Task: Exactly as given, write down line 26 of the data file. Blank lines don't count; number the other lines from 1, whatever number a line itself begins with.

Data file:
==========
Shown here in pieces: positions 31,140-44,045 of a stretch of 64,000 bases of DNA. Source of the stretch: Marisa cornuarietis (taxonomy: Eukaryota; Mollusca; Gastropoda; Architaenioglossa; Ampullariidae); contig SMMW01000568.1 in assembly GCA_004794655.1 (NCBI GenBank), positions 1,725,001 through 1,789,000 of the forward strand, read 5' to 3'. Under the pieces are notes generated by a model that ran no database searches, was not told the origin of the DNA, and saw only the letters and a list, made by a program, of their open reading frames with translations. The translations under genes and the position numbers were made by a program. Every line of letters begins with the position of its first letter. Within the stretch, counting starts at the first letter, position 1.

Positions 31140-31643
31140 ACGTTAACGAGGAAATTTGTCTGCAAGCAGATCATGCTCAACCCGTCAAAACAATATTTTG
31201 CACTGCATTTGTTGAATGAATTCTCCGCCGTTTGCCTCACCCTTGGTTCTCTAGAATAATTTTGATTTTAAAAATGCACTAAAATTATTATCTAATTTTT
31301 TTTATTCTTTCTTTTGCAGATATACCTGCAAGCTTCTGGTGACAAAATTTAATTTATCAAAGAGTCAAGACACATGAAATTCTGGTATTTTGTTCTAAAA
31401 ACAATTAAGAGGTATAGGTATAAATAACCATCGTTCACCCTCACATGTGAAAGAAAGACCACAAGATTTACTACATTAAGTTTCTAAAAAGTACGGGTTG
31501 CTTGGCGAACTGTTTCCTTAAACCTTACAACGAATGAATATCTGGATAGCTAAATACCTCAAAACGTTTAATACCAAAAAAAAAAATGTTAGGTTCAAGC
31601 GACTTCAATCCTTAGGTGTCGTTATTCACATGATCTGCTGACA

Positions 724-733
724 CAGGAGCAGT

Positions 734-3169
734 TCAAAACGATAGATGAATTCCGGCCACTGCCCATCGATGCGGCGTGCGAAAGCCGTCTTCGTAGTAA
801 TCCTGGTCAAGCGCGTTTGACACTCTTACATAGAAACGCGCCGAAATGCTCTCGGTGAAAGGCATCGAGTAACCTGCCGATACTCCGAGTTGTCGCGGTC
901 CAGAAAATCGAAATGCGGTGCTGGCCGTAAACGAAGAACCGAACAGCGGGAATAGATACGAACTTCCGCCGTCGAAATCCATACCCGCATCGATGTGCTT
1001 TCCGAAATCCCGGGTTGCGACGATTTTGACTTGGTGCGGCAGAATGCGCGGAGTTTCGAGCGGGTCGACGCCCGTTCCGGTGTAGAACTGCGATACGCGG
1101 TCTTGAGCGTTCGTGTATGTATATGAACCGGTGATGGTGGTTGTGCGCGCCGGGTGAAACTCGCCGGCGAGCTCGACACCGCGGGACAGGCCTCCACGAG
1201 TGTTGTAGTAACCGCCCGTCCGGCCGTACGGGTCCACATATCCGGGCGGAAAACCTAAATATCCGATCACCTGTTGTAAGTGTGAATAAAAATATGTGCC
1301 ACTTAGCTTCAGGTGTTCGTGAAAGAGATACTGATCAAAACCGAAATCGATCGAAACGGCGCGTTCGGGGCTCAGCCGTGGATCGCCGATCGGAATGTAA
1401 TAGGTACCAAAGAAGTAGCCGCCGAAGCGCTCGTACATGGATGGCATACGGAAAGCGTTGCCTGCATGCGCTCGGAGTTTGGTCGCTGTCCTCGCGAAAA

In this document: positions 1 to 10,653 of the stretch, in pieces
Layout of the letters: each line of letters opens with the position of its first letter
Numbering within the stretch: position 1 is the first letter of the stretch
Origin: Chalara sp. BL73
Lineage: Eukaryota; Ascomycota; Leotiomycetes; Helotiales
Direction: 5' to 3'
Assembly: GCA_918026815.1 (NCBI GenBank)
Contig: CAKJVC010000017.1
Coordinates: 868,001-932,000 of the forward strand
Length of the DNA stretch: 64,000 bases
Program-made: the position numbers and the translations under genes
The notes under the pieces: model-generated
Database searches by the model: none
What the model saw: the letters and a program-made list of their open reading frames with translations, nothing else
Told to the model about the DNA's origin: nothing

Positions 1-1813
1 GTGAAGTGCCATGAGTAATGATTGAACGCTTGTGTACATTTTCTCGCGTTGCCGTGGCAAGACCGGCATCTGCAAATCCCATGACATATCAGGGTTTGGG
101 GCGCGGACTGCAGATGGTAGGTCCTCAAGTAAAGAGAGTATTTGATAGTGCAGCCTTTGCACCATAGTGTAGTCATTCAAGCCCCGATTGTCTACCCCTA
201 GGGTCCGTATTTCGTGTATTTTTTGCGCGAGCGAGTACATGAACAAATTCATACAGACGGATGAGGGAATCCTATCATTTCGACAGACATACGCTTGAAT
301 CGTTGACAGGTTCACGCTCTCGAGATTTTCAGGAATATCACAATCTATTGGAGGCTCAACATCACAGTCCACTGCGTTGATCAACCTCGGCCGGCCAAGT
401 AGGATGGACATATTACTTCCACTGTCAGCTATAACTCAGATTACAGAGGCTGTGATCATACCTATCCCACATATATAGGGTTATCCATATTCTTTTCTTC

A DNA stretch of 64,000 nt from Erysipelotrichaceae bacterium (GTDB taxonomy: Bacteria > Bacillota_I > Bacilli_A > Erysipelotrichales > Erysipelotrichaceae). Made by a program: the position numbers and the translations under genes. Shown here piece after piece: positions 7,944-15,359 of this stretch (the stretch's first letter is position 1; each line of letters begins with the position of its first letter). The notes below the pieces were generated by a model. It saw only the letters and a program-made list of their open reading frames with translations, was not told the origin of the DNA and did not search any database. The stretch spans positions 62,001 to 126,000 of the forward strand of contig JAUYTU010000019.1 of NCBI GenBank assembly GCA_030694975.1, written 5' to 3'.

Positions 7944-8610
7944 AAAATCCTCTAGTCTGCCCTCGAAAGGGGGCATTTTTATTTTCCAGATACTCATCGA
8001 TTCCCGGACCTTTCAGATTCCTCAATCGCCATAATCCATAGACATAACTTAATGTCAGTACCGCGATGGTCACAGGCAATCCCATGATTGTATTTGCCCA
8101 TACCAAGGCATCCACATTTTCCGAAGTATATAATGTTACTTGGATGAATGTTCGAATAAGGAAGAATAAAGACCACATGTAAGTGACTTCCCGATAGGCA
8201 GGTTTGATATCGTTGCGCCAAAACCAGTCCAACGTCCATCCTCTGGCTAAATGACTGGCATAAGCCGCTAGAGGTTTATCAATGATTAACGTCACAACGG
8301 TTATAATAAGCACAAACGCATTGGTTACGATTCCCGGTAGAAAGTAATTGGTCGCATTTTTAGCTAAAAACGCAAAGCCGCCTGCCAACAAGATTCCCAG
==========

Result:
Assembly: GCA_918026815.1 (NCBI GenBank)